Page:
Non-beverage alcohol can be any form of alcohol that is not fit for human consumption. Ethanol, or ethyl alcohol, is found in beverage alcohol and is safe to consume in moderate amounts. Denatured ethanol, or alcohol denat, found in products such as mouthwash, hairspray, and some hand sanitizers, is ethanol with chemical product added to make the alcohol unfit for human consumption. The chemical additives also allow the producer to avoid the product being designated as a controlled substance. Methanol, or methyl alcohol is toxic and has caused death when consumed through hand sanitizer (CBC). Isopropyl alcohol, found in rubbing alcohol and some hand sanitizers, is toxic if ingested as well. While it is often stated that the extremely high alcohol content in non-beverage alcohol is the most toxic ingredient, with sustained use and high dosage, serious risks are present from the other toxic ingredients in each solution. Hairspray, for example, can have long term effects such as internal bleeding, kidney and liver damage, respiratory problems and death (CBC). Each receptacle of non-beverage alcohol clearly warns of the risks of consumption and strongly advises to contact poison control if consumed in any volume (Pauly 10).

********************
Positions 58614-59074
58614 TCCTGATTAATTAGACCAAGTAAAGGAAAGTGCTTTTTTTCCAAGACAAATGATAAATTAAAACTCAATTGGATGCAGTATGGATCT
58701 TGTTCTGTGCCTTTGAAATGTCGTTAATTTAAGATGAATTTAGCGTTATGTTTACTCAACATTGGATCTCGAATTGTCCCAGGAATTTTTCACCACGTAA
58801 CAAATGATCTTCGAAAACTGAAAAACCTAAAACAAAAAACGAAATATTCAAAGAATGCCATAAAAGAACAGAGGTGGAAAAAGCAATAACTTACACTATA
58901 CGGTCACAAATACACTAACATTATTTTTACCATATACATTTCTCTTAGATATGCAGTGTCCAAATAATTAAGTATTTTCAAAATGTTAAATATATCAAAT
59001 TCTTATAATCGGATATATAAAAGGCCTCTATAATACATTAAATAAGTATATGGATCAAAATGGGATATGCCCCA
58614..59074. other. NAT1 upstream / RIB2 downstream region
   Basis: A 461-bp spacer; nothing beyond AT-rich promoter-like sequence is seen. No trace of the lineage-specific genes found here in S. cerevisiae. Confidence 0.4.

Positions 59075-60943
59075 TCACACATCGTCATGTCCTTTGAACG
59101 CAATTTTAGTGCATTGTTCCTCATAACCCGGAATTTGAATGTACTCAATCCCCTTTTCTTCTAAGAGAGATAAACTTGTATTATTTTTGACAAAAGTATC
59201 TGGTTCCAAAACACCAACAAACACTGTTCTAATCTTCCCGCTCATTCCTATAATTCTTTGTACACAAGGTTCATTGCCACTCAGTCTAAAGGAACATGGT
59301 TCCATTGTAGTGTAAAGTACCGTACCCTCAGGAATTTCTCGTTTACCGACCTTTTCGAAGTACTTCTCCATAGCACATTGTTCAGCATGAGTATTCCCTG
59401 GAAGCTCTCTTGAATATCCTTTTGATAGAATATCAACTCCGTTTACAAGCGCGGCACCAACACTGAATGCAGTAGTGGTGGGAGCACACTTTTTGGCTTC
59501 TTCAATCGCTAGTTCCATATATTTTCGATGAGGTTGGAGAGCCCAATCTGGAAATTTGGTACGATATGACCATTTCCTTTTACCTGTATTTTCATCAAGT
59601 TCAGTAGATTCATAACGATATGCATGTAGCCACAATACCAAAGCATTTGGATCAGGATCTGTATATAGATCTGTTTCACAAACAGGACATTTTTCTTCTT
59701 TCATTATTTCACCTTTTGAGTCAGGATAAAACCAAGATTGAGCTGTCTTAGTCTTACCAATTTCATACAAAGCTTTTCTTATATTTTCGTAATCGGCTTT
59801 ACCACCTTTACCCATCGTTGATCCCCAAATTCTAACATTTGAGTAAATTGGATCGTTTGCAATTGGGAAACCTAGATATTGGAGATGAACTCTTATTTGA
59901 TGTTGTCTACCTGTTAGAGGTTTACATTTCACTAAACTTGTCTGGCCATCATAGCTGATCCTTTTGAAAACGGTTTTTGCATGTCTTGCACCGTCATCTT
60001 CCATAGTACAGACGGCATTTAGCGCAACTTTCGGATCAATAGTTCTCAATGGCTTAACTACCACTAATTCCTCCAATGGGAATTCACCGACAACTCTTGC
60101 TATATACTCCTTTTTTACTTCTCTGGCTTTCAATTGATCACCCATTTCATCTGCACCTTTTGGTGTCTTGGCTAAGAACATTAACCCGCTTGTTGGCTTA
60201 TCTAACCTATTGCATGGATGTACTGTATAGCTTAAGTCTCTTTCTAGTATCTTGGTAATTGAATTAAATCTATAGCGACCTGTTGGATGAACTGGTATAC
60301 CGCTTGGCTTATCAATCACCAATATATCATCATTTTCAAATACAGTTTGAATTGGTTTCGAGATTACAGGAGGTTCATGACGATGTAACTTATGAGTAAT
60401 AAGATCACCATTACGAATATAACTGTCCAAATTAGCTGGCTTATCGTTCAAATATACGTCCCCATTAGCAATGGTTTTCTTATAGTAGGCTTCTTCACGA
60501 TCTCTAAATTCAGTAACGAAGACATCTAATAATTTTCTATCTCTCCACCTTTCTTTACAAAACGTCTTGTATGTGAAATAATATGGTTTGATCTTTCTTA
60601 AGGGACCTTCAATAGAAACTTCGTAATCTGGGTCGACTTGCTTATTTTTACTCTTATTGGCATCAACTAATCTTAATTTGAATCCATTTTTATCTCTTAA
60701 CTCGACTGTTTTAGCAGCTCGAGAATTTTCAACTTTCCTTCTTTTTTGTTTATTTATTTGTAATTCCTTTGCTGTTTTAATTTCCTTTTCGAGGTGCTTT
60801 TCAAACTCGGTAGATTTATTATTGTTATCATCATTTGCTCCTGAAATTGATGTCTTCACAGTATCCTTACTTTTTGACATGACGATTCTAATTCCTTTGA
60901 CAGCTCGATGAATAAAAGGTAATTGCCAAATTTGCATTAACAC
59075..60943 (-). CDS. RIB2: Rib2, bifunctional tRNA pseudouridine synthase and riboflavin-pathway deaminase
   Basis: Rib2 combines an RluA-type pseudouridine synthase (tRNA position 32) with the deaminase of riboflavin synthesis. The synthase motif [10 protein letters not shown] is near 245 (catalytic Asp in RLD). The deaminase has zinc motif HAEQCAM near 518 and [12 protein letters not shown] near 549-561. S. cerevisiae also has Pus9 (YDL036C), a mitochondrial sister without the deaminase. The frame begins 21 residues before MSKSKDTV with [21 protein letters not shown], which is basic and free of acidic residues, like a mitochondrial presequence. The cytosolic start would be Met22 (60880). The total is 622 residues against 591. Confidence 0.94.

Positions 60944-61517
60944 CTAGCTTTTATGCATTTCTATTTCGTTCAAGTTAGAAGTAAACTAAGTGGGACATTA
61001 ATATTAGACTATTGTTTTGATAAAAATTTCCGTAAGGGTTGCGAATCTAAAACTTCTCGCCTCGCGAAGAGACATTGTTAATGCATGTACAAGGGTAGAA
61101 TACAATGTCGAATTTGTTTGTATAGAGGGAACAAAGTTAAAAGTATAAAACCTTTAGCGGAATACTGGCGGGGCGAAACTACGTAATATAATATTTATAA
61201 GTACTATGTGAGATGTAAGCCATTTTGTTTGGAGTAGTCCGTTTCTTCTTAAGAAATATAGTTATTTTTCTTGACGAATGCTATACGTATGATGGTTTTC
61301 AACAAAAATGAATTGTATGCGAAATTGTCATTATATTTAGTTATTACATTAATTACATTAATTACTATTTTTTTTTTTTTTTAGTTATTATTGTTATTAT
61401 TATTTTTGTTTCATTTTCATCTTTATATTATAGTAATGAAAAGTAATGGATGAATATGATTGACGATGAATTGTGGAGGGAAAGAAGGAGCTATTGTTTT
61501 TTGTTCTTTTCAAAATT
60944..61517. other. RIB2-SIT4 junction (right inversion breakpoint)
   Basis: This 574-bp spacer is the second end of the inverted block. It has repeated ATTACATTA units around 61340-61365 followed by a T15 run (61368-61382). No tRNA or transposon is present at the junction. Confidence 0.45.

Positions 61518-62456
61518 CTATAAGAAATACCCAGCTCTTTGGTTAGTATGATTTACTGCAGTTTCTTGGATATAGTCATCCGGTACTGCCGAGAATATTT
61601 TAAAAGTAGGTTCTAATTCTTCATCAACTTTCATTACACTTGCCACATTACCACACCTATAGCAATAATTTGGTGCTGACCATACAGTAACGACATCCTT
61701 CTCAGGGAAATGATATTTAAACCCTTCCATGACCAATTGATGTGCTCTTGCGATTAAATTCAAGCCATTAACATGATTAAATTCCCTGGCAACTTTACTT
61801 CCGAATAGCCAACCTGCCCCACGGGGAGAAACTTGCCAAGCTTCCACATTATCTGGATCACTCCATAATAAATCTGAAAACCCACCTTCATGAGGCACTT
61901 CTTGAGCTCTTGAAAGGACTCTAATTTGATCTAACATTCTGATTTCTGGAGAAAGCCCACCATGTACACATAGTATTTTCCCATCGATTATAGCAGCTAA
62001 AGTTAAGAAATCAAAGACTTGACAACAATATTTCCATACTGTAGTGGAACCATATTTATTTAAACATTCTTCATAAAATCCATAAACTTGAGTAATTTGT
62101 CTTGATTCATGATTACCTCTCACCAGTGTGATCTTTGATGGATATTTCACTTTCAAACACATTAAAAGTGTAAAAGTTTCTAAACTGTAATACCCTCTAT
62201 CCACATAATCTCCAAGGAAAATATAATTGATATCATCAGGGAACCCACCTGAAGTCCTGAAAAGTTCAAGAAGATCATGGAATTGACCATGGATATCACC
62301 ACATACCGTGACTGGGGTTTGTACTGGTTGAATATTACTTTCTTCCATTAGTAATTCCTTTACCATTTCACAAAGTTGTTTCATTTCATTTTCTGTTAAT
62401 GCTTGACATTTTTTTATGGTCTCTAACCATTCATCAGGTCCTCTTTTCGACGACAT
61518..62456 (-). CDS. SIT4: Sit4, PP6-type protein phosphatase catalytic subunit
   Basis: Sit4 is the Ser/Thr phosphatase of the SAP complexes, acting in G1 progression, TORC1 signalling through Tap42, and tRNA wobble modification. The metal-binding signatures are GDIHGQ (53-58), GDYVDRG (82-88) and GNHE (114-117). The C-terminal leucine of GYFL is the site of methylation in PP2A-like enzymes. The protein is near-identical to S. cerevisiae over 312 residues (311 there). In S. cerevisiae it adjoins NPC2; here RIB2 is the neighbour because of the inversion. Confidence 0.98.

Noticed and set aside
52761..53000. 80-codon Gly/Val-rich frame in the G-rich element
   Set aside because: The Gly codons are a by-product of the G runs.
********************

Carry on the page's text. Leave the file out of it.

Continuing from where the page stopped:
Alcohol Contents and Types

(costs listed are based on saskliquor.com)
(approximate calculations were done at http://www.cleavebooks.co.uk/scol/ccalcoh4.htm and should not be used as a substitute for medical advice)
1 The LCBO is recalling four brands of sherry (LONDON XXX SHERRY INCLUDED) that tested positive for a potential carcinogen. “This is not like E. coli or botulism where you’re acutely affected. To be affected by something like this, you would have to consume it for a long time for many years, so there is no risk at all,” he said. “It’s very, extremely difficult for anyone to get cancer from this type of chemical, unless you’re consuming it on [a] daily basis and you’re drinking large amounts of it.” (http://www.cbc.ca/news/lcbo-recalls-sherry-for-carcinogen-risk-1.619474)